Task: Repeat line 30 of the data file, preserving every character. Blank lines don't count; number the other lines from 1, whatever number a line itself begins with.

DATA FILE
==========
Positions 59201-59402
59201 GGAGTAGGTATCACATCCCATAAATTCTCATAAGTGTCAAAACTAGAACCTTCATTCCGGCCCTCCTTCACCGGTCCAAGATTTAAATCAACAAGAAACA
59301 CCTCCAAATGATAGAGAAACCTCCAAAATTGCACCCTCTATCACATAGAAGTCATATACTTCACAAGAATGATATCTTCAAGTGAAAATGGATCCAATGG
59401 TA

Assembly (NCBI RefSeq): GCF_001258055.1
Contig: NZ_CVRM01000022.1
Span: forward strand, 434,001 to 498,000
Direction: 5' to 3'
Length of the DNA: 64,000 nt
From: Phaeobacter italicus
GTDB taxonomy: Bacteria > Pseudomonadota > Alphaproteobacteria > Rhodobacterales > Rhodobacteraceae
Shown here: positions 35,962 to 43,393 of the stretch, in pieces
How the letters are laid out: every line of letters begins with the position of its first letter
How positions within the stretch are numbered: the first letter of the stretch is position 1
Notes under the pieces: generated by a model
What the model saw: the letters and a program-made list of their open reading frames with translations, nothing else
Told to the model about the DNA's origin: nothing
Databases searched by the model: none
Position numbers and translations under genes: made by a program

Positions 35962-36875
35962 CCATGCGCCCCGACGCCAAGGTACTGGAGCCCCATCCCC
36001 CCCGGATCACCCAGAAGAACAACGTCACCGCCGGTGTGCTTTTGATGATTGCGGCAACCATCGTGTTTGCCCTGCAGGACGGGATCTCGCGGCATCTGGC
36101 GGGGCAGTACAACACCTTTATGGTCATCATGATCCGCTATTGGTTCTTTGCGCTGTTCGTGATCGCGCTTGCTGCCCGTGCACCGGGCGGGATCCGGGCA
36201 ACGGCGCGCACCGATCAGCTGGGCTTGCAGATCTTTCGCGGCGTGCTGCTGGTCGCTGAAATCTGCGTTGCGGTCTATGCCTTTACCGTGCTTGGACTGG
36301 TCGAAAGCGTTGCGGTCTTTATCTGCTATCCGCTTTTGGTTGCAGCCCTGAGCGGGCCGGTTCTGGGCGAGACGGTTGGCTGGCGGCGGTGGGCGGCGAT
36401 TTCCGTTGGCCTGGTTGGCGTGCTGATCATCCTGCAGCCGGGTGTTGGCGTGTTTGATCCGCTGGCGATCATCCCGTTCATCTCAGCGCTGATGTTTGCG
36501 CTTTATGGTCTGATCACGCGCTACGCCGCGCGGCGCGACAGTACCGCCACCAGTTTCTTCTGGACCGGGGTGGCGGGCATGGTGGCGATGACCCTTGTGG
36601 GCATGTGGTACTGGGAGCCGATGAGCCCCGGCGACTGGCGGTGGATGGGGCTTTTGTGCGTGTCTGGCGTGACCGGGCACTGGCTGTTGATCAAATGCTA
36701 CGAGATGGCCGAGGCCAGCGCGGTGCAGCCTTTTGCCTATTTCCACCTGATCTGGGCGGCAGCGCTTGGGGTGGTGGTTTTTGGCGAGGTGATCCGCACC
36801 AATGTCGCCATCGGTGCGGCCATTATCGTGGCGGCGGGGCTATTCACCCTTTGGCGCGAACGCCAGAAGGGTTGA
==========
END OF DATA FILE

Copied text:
36801 AATGTCGCCATCGGTGCGGCCATTATCGTGGCGGCGGGGCTATTCACCCTTTGGCGCGAACGCCAGAAGGGTTGA